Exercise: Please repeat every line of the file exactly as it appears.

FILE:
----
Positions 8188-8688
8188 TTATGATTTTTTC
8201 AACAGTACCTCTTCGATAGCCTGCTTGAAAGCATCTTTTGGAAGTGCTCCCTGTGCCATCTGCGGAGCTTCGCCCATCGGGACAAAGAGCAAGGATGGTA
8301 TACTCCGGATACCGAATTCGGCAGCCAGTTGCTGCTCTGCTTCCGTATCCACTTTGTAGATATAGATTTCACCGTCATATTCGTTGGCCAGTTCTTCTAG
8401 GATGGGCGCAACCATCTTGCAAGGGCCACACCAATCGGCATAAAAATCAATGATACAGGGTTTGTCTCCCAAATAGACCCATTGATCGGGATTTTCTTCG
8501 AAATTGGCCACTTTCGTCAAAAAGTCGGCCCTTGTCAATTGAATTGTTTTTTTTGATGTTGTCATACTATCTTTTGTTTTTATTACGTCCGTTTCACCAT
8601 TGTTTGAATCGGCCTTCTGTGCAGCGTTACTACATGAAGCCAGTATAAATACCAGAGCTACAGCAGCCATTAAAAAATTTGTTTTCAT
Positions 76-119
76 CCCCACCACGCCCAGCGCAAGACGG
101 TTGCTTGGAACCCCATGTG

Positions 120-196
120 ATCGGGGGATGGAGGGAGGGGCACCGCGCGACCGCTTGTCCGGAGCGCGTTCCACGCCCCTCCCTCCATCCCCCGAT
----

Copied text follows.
Positions 8188-8688
8188 TTATGATTTTTTC
8201 AACAGTACCTCTTCGATAGCCTGCTTGAAAGCATCTTTTGGAAGTGCTCCCTGTGCCATCTGCGGAGCTTCGCCCATCGGGACAAAGAGCAAGGATGGTA
8301 TACTCCGGATACCGAATTCGGCAGCCAGTTGCTGCTCTGCTTCCGTATCCACTTTGTAGATATAGATTTCACCGTCATATTCGTTGGCCAGTTCTTCTAG
8401 GATGGGCGCAACCATCTTGCAAGGGCCACACCAATCGGCATAAAAATCAATGATACAGGGTTTGTCTCCCAAATAGACCCATTGATCGGGATTTTCTTCG
8501 AAATTGGCCACTTTCGTCAAAAAGTCGGCCCTTGTCAATTGAATTGTTTTTTTTGATGTTGTCATACTATCTTTTGTTTTTATTACGTCCGTTTCACCAT
8601 TGTTTGAATCGGCCTTCTGTGCAGCGTTACTACATGAAGCCAGTATAAATACCAGAGCTACAGCAGCCATTAAAAAATTTGTTTTCAT
Positions 76-119
76 CCCCACCACGCCCAGCGCAAGACGG
101 TTGCTTGGAACCCCATGTG

Positions 120-196
120 ATCGGGGGATGGAGGGAGGGGCACCGCGCGACCGCTTGTCCGGAGCGCGTTCCACGCCCCTCCCTCCATCCCCCGAT